Will Burma's opposition party adapt?
Two years after reforms began in Burma, the opposition National League for Democracy (NLD) - for decades banned or restricted - has held its first congress in Rangoon. The BBC's Jonah Fisher, who was at the congress, looks at whether Aung San Suu Kyi's party can adapt to the challenges of a new political era.
There was never any doubt that Aung San Suu Kyi would remain leader of her party.
So the focus of this first congress of the NLD was the choice of those picked to work alongside her.
Could a party criticised as ageing, ineffective and out of touch relaunch itself with younger, more dynamic leaders?
Viewed purely in numerical terms, that did not materialise. This was not "out with the old and in with the new".
Instead the party's powerful executive committee was elected for the first time and expanded from seven members to 15.
All those previously appointed to the committee kept their places. Among the new blood were U Kyaw Khin and U Nyi Pu, both in their 70s.
By rough calculations, the average age of the committee appeared to drop slightly, to about 63. But half of Burma's population is under 27.'Strong confidence'
On each of the two main days of the congress, proceedings started with delegates bowing their head and a mantra being chanted.
The words honoured the sacrifice made by the martyrs of Burma's liberation struggle, like Ms Suu Kyi's father, General Aung San.
There was then a pause of eight seconds to remember those who died in the pro-democracy uprising which began on 8 August 1988.
It was in September of that year that the NLD was formed.
Then in the 1990 general election that followed, the party did spectacularly well, winning nearly 80% of the seats.
End Quote U Win Tin NLD party founder
All the NLD members old and new believe that in the coming election we will win”
Unwilling to relinquish power, Burma's military junta cancelled the results and placed NLD leaders like Ms Suu Kyi either under house arrest or in prison.
For more than two decades the NLD struggled simply to survive, enduring lengthy periods when it was either banned or forcibly suppressed.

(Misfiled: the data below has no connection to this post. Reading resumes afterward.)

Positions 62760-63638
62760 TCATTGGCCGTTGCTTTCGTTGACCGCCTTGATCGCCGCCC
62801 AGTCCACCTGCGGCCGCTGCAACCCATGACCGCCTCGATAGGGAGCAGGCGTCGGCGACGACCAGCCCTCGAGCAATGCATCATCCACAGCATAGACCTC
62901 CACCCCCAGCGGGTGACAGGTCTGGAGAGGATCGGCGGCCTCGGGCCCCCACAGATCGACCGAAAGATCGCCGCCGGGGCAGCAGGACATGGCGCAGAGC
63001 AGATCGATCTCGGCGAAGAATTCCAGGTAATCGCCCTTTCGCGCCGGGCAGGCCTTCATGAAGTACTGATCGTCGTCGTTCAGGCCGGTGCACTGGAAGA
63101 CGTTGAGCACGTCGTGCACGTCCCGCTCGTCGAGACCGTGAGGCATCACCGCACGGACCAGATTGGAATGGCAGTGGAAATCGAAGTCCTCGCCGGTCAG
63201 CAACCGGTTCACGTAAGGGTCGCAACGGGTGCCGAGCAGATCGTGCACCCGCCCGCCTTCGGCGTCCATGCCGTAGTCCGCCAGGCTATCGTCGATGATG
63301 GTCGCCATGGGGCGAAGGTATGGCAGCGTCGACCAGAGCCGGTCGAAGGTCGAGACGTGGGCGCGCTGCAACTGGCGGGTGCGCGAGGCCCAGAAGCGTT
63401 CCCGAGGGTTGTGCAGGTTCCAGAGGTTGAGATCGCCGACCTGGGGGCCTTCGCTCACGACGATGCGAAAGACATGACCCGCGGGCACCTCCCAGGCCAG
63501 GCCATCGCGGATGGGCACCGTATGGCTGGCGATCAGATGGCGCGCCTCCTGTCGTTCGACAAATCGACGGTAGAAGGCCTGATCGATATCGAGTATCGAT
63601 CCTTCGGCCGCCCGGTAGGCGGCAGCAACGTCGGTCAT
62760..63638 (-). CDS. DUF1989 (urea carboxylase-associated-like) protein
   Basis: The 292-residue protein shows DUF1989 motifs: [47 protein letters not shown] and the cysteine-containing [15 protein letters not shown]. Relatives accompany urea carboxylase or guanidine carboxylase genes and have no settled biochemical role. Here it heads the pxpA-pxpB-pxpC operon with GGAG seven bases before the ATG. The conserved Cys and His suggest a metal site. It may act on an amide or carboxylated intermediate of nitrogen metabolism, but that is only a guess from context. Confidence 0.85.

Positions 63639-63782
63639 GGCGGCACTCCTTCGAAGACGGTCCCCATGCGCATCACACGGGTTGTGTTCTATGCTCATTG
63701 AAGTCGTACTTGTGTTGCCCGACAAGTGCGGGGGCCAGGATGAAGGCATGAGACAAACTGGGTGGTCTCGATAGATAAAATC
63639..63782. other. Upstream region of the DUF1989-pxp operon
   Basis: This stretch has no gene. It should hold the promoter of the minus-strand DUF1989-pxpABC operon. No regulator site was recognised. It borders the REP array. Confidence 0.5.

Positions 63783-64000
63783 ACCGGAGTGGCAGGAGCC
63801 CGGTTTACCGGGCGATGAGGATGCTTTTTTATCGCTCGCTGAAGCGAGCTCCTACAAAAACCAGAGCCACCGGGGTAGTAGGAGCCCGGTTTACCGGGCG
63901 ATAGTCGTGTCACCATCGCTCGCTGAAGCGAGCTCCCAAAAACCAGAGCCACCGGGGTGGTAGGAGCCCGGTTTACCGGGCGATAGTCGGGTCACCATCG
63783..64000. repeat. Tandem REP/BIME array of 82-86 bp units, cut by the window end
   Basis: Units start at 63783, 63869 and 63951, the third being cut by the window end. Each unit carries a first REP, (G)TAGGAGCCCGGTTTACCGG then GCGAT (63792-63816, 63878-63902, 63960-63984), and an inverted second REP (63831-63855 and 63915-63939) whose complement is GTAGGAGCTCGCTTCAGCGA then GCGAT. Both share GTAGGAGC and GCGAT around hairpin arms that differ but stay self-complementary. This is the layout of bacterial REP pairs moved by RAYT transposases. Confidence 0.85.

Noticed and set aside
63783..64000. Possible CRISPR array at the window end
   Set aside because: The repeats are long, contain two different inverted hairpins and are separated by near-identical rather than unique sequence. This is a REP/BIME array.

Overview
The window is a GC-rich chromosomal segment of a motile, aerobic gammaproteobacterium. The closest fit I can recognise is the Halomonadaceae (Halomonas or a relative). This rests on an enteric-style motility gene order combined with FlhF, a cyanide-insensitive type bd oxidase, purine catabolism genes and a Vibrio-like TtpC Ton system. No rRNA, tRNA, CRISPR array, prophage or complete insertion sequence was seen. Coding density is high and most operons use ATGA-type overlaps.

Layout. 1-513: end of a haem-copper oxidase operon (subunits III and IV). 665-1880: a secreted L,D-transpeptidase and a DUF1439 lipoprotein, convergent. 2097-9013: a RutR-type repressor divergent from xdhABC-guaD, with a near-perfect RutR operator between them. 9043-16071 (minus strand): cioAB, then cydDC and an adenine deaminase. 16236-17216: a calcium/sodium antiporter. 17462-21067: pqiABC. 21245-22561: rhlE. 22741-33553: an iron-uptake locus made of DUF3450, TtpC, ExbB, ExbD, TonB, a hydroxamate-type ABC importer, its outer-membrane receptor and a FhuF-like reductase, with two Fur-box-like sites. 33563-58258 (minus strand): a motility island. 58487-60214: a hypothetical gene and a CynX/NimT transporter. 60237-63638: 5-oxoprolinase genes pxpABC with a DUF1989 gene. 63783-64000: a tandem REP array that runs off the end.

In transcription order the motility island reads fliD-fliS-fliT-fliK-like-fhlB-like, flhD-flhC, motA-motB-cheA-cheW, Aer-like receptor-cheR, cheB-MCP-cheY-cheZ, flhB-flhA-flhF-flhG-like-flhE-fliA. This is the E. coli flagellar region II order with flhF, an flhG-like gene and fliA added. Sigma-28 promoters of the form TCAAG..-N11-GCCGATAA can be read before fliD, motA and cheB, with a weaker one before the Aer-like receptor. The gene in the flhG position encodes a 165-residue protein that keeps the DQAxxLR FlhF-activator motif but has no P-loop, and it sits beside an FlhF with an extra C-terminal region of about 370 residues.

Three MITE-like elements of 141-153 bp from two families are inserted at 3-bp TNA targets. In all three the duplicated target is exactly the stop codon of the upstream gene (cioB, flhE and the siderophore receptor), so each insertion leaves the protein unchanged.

But two years of political reforms in Burma have seen the party's fortune transformed.
A triumphant performance at by-elections last year has seen Aung San Suu Kyi take up a seat in parliament and raised hopes of a win in the general election of 2015.
"All the NLD members old and new believe that in the coming election we will win," U Win Tin, one of party's founders, said. "We have very strong self-confidence."
But that will not necessarily mean a President Suu Kyi. For that to happen, Burma's constitution will have to be changed.
A clause specifically designed to thwart the 67-year-old currently prevents anyone who has been married to a foreigner taking the top job. Ms Suu Kyi was married to a British man, Michael Aris, who died in 1999.
The Nobel laureate is ambitious and is known to have her eyes firmly fixed on becoming president. To date though she has not forced the issue of constitutional change.
Keeping the Burmese army tolerating, if not necessarily backing, political reform is a delicate balancing act.Thorny issues
Each morning at the congress, once respect had been paid to past heroes, Aung San Suu Kyi gave a short speech to the delegates.
On Saturday, she dwelled on the power struggles which she said she was aware of within the party.
Then on Sunday she alluded to one of the NLD's thorniest and most sensitive internal issues - whether her own stratospheric profile was stunting the party's development.
"When I met the new members of the executive committee, I asked them, 'Are you afraid of me?'" she said.
"They did not reply so I said there's no need to be afraid if you do things the right way. Don't be afraid of me or other leaders in the party."
But as U Win Tin told me, Ms Suu Kyi's "heritage", intellect and her experience make it hard for anyone to challenge her on questions of policy.
There was no need to vote on the position of chairperson. Ms Suu Kyi's position was confirmed unopposed by the executive committee.
For the last quarter of a century, NLD leaders have talked of little else but democracy and human rights. But their dealings with the media at the congress pointed to a party wary of the press and unwilling to trust its own delegates.
After each of Ms Suu Kyi's addresses, the journalists were ushered out to allow the NLD to continue its business behind closed doors.
Getting a sense of how the nearly 900 delegates felt about what was taking place was also difficult.
A party circular banned delegates from speaking to the media at the venue. Those that did were quickly issued with official warnings by party officials.
It is still very possible that Burma's reforms will stall or even be reversed. But if the 2015 election does go ahead and is run fairly, it seems likely that Aung San Suu Kyi will deliver victory for the NLD.
Once the euphoria dies away, a new government will need capable decision-makers to run its ministries. The NLD now has two years to show it has the required depth beyond its charismatic leader.